Some of the features that set Spin apart from
related verification systems are:
To verify a design, a formal model is built using
PROMELA, Spin's input language.
PROMELA is a non-deterministic
language, loosely based on Dijkstra's guarded command
language notation and borrowing the notation
for I/O operations from Hoare's CSP language.
Spin targets the efficient verification of multi-threaded software,
not the verification of hardware circuits. The tool supports a high level
language to specify systems descriptions called PROMELA
(short for: PROcess MEta LAnguage).
Spin has been used to trace logical design errors in
distributed systems design, such as operating systems,
data communications protocols, switching systems,
concurrent algorithms, railway signaling protocols, control
software for spacecraft, nuclear power plants, etc.
The tool checks the logical consistency of a specification and
reports on deadlocks, race conditions, different types of
incompleteness, and unwarranted
assumptions about the relative speeds of processes.
Spin provides direct support for
the use of embedded C code as part of model specifications.
This makes it possible to directly verify implementation
level software specifications, using Spin as a driver and
as a logic engine to verify high level temporal properties.
With the help of the model extractor modex
it is also possible to mechanically derive a PROMELA
model from concurrent C code, and verify it with Spin.
Spin provides direct support for
the use of multi-core computers for model checking
runs - supporting the verification of both safety and liveness properties.
Spin works on-the-fly, which means that it
avoids the need to preconstruct a global state graph, or
Kripke structure, as a prerequisite for the verification of
system properties. This makes it possible to verify very large system models.
Spin can be used as a full LTL model checking system, supporting all
correctness requirements expressible in linear time temporal logic,
but it can also be used as an efficient on-the-fly verifier for more
basic safety and liveness properties. Many of the latter properties
can be expressed, and verified, without the use of LTL.
Correctness properties can be specified as system
or process invariants (using assertions), as
linear temporal logic requirements (LTL), as formal
Büchi automata, or more broadly as general
omega-regular properties in the syntax of Spin never claims.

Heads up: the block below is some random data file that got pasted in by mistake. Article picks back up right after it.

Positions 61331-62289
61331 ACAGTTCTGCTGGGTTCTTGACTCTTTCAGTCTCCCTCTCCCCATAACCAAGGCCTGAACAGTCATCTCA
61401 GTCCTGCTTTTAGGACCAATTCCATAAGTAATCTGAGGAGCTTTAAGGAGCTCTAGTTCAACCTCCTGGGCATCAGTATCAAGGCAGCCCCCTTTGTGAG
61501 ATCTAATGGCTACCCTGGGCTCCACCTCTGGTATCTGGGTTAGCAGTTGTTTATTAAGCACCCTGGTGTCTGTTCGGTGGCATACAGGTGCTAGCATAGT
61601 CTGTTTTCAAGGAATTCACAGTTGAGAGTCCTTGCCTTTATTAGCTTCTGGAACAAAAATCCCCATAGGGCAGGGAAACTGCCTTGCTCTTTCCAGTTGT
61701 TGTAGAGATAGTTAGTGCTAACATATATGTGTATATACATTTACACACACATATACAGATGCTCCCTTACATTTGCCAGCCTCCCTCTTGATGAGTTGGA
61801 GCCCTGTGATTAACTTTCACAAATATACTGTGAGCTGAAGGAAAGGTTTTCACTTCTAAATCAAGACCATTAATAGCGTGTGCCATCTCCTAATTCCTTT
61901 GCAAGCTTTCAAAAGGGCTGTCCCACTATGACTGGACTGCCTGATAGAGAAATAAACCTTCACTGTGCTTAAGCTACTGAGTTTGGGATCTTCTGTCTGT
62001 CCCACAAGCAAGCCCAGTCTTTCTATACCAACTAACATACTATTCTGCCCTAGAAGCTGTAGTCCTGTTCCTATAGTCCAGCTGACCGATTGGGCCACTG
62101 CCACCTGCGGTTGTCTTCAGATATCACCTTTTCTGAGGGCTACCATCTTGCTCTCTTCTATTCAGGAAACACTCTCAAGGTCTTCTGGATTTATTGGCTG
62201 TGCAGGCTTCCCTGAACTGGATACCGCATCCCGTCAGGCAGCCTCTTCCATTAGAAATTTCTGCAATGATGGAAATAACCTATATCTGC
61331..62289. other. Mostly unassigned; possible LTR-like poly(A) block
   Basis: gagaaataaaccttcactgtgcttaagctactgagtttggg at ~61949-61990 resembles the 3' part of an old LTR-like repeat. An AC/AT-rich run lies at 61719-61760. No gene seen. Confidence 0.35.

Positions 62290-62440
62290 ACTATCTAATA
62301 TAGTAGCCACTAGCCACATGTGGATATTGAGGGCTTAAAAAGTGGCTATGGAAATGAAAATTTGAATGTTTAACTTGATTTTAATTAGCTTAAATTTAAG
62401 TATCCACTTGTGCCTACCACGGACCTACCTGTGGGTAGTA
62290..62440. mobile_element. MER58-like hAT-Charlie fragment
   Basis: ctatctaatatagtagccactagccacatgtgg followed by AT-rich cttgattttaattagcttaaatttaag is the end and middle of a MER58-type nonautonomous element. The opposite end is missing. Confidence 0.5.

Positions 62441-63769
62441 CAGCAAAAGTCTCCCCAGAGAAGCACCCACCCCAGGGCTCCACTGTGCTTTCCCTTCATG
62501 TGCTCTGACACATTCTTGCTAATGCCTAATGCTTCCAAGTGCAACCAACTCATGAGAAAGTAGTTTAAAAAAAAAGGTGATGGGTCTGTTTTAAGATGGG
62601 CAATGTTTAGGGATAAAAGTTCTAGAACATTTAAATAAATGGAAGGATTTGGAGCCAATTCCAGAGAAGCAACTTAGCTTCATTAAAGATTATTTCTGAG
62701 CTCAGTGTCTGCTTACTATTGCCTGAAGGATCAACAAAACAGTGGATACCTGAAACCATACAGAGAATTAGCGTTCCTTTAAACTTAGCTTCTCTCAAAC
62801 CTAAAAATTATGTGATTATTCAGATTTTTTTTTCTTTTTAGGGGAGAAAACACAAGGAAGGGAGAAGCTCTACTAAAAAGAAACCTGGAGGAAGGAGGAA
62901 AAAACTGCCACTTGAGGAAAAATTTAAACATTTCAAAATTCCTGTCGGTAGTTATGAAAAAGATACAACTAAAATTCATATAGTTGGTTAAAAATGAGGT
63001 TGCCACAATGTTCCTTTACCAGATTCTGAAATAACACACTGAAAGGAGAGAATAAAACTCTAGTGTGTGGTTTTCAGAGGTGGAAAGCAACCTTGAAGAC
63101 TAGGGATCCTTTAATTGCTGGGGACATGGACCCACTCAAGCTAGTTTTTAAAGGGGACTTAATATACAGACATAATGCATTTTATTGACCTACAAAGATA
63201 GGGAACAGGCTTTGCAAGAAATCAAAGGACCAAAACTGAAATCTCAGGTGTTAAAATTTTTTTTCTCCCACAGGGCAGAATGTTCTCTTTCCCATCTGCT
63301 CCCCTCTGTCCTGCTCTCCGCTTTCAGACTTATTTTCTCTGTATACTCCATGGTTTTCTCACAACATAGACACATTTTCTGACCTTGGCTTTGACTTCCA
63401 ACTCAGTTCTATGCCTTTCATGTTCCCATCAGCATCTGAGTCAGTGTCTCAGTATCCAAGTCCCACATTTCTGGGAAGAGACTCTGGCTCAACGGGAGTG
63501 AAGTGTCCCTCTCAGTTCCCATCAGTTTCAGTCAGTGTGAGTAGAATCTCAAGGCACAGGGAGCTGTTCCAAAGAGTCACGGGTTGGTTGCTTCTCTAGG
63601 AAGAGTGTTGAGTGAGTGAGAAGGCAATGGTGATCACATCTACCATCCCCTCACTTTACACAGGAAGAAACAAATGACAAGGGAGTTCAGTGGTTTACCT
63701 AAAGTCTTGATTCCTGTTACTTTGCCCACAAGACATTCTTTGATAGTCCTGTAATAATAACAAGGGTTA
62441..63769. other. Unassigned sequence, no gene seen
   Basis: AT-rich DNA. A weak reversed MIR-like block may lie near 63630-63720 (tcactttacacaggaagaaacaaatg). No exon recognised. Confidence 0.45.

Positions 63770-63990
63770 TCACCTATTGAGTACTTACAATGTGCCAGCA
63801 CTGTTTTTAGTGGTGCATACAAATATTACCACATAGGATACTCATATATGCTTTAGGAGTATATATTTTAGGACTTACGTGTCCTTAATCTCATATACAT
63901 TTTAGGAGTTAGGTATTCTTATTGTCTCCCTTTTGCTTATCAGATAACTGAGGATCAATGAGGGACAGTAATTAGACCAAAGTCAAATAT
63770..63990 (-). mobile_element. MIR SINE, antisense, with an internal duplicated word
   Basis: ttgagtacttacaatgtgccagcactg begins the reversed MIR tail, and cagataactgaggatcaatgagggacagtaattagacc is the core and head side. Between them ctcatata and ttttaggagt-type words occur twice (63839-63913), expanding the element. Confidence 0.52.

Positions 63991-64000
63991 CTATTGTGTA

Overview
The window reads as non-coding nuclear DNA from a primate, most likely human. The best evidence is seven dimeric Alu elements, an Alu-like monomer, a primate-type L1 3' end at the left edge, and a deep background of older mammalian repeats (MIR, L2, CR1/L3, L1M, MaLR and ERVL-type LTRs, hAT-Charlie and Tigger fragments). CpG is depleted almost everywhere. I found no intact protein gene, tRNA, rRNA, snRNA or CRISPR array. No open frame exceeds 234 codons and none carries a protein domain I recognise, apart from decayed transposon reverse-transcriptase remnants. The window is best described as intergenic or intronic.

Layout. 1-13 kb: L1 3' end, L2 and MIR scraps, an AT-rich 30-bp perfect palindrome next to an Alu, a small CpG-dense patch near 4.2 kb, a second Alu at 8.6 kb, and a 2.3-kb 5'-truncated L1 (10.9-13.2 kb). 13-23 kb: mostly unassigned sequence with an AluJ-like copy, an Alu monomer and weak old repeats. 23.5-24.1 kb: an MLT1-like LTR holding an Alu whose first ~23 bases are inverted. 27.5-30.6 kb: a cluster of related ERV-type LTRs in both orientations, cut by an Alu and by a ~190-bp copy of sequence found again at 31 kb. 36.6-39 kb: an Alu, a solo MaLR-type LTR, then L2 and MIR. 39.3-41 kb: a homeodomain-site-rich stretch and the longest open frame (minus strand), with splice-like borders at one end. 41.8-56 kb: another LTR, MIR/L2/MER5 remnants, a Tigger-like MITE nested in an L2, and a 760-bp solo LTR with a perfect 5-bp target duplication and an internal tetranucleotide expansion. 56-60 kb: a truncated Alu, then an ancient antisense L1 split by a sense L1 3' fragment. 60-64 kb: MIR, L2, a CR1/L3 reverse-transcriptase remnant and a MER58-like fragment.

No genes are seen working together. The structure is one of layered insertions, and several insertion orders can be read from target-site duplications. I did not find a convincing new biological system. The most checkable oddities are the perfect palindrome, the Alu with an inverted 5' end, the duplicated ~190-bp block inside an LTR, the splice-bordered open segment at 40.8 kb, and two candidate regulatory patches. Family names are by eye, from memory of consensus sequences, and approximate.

The tool is one of very few verification tools that supports dynamically
growing and shrinking numbers of processes, using a
rubber state vector technique.
The tool supports both rendezvous and buffered
message passing, and communication through shared memory.
Mixed systems, using both synchronous and asynchronous communications,
are also supported. Message channel identifiers for both rendezvous
and buffered channels, can be passed from
one process to another in messages, which makes it possible (for instance)
to verify models from mobile pi-calculus.
The tool supports random, interactive and guided
simulation, and both exhaustive and partial proof techniques,
based on depth-first search, breadth-first search, or bounded context-switching.
The tool is designed to scale well, and to
handle large problem sizes efficiently.
To optimize verification runs, Spin exploits efficient
partial order reduction techniques, and (optionally) BDD-like
state storage techniques.
Main Usage Modes
Spin can be used in four main modes:
as a simulator, allowing for rapid prototyping
with a random, guided, or interactive simulations
as an exhaustive verifier,
capable of rigorously proving the validity of
user specified correctness requirements
(using partial order reduction theory
to optimize the search)
as proof approximation system that can
validate even very large system models
with maximal coverage of the state space.
as a driver for
(a new form of swarm computing that can exploit cloud networks
of arbitrary size), which can make optimal
use of large numbers of available compute cores
to leverage parallelism and search diversification techniques,
which increases the chance of locating defects in very
large verification models.
All Spin software is written in ISO-standard C,
and is portable across all versions of Unix, Linux,
cygwin, Plan9, Inferno, Solaris, Mac, and Windows.